In Scandinavia GRAVLAX refers to the medieval practice of curing heavily salted raw fish by burying it above the high tide level. During the Middle Ages, gravlax was made by fishermen, who salted the salmon and lightly fermented it by burying it in the sand; the word gravlax comes from the Scandinavian word grav, which […]
Sea Grapes are called “nama’ in Fiji and are harvested in shallow waters near the reef. Nama is often seen in markets or on the buffet tables in resorts. It is said to have anti-fungal and anti-viral properties and they are a fantastic alternative to caviar. Here is an easy recipe that will take you back to tropical Fiji !
For me, making smoothies dates back to the 1980’s in Canada, when I suffered fom exhaustion and decided it was time to clean up my act. My Natural Health Practitioner had recommended a daily diet high in sprouts (especially sunflower and buckwheat) and other superfoods, made into smoothies. Now that I live in New Zealand, I do not have my chosen sprouts year-round… but I have discovered more about seaweed. Working with it everyday for the last ten years has opened my eyes to its variety & versatility. I haven’t stopped making smoothies, using various powdered seaweed as a key ingredient. But I hear you say… I don’t think I can handle it in a smoothie ! Well, that is because it is often assumed that seaweed has a strong taste or limited ability to combine with land food…nothing is further from the truth!….read on 🙂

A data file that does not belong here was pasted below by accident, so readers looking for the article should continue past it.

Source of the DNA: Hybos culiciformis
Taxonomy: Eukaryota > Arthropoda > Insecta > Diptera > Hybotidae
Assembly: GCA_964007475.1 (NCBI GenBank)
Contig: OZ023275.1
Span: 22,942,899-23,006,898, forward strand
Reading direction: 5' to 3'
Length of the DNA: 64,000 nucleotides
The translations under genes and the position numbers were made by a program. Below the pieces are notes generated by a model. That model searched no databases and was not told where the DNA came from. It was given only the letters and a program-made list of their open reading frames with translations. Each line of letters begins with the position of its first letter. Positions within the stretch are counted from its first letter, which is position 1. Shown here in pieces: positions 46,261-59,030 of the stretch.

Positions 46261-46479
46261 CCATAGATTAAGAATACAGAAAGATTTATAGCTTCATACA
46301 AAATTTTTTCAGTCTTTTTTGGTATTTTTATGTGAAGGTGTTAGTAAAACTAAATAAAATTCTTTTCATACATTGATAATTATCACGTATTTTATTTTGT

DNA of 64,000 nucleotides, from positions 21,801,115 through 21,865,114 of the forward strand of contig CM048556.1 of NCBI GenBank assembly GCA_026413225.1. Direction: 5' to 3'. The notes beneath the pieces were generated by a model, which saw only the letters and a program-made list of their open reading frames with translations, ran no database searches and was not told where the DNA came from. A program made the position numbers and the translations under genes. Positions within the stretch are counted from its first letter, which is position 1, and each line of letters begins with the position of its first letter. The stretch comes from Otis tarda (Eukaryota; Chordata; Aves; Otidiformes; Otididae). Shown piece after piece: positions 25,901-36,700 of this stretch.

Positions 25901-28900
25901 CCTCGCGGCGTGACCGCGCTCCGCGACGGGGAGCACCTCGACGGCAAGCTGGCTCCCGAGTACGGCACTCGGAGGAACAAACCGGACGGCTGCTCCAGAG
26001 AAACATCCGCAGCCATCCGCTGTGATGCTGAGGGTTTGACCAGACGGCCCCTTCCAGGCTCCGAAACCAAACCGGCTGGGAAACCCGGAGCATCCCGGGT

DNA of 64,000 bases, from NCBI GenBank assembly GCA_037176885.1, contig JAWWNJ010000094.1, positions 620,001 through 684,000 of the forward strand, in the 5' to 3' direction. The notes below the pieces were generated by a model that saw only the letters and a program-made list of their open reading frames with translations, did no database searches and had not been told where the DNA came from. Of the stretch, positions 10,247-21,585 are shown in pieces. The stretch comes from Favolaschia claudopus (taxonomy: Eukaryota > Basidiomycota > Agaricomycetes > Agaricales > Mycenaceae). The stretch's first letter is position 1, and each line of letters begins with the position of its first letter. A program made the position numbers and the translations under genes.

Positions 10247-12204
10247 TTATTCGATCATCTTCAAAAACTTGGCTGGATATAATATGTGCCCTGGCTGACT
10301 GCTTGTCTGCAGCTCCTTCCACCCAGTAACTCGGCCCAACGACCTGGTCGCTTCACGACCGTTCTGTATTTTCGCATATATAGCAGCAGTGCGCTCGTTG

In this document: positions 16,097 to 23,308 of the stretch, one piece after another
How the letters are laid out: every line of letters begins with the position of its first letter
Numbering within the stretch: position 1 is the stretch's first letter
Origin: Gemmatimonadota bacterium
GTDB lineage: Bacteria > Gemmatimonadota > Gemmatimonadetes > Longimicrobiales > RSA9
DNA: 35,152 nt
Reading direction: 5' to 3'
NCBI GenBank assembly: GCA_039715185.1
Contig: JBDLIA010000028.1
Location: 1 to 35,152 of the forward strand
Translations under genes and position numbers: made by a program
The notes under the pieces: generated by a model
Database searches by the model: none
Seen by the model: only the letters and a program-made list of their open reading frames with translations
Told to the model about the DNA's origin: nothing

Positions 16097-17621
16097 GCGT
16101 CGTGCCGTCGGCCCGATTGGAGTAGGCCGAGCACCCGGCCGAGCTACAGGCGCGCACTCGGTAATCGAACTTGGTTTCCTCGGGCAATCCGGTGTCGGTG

The soup that I am going to introduce you to, attends to all the senses: the chewiness of the mushrooms and the crunchiness of the beans; the red of the seaweed against the different browns and the green of the spring onions; the aroma of the mushrooms and of course, the nourishing rich taste. Several of the ingredients are considered super-foods in their own right; consequently, this nutrient-rich broth feeds the body as well as the soul.
Most people’s first experience of seaweed is sushi. These little bite size morsels are considered ‘fast food’ in Japan. Although they are a delicious way to start appreciating the taste of nori, seaweed wraps are often over processed and glazed with flavoured salty mixtures to make them shiny and resistent to the ambient moisture. The recipe below won’t result in a sheet that is as crunchy as the traditional sushi wrap but it is much more resilient and contains far less sodium and other additives. Another advantage is that any seaweed leaf can be used to produce wraps of various colours and flavours. The flavour can also be enriched by soaking the seaweed in a liquid of your choice (a juice, herbal tea or stock) and adding herbs, seeds or spices to the mixture. Read on to find out how easy it is !